Originally Posted by hampstead38
I don't know much about the 392, but we had a 70 Dodge Charger with a 426 Hemi. That had as much giddyup as any teen-aged boy might want. On the subject of Chrysler Imperial, I haven't seen one of those big boats in years. Maybe they just didn't last in the rusty northeast.
Both were good engines, but in some ways the 392 was better. It was designed from scratch as a hemi and was always meant for regular road use. In its day it was about the most powerful long lived car engine in the world. They only stopped making it because of the cost and weight.
The 426 came later and it was actually an adaptation of the 413. The 413 was a simpler, lighter and cheaper (but still excellent) engine that replaced the hemi. They missed the hemi in the 60s when racing became important to selling cars and so they brought it back.
The new hemi was compromised in some ways because it was adapted from an engine that was never meant to have hemi heads. In other ways it was compromised because it was basically a racing engine too "ornery" for ordinary street and road use.
This is why I say the old 392, in some ways was a better engine. It was a superior power plant for all around use while the 426 was more of a pure racing engine.
By the way drag racing legend Don Garlits stuck with the old 392 as long as he could find them in junkyards. He just couldn't get the new 426 to put out the power and consistency of the old engine. In the end he figured out how to make the new engine work but I think in some ways he still prefers the old 392 "whale motor".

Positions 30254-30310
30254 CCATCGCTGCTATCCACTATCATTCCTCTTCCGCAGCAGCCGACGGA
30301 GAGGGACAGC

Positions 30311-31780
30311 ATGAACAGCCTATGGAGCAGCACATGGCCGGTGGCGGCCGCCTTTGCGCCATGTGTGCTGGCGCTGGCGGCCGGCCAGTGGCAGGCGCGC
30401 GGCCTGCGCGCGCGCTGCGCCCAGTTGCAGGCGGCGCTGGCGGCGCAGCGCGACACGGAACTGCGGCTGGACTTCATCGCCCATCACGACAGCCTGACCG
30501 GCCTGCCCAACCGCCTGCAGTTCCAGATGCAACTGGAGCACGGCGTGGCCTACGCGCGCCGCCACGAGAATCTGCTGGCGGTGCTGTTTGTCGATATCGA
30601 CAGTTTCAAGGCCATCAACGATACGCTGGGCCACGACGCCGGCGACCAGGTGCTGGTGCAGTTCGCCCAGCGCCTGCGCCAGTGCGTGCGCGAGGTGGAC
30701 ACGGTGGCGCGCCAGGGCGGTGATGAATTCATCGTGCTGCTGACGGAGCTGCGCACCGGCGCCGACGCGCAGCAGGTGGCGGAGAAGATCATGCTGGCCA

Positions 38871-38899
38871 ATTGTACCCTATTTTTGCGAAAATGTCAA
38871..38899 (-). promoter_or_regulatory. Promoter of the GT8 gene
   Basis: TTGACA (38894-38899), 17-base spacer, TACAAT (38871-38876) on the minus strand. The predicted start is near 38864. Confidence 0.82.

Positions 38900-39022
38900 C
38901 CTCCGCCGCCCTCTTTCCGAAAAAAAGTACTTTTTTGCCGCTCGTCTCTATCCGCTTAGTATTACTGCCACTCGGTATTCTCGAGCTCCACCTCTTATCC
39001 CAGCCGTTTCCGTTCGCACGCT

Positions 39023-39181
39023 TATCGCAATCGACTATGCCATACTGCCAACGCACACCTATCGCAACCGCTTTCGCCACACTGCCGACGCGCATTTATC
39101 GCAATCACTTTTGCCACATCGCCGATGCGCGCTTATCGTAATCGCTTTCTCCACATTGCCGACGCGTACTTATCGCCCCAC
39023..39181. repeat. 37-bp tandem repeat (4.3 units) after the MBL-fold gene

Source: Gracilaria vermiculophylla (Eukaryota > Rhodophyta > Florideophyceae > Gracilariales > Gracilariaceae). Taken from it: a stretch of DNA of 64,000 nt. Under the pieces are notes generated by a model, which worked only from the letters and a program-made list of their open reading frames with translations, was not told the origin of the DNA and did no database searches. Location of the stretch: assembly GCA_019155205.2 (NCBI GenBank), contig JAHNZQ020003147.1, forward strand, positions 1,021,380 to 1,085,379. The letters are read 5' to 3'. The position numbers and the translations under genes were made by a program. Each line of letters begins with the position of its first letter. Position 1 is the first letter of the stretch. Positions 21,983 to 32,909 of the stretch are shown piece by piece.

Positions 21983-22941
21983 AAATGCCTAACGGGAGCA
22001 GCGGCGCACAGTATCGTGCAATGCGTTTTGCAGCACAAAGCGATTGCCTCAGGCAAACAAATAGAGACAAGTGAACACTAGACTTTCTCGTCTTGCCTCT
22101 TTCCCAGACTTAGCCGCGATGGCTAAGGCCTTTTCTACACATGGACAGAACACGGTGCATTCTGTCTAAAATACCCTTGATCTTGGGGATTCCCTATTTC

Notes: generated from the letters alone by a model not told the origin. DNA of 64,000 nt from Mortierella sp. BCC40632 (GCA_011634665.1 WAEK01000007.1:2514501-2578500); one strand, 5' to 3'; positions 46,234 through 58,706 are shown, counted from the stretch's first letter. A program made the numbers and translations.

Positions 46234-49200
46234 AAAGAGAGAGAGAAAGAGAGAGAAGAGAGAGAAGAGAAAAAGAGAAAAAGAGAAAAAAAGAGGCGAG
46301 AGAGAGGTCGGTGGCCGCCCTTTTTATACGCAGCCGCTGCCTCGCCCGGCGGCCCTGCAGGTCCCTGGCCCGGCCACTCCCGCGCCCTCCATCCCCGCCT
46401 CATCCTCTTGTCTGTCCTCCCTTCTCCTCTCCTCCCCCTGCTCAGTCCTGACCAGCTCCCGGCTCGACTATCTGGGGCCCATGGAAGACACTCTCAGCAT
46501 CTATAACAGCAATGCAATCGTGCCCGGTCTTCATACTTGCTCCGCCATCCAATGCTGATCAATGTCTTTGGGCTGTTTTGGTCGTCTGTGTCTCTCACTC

You are right about the hemi Imperials and New Yorkers being rare. In the first place they only made about 1/10th as many as Buick and Cadillac, their main competitors. Then, when they got old, most people were scared of them as used cars. They lost value quickly and got run into the ground with no maintenance or repairs. Then, the hot rodders were combing the used car lots and ad columns for cheap hemis. Thousands of cars were junked for their motors. The rest were eaten by the dreaded salt rust. Very few good examples survive. But if you drove one in top shape you would be sure to be impressed.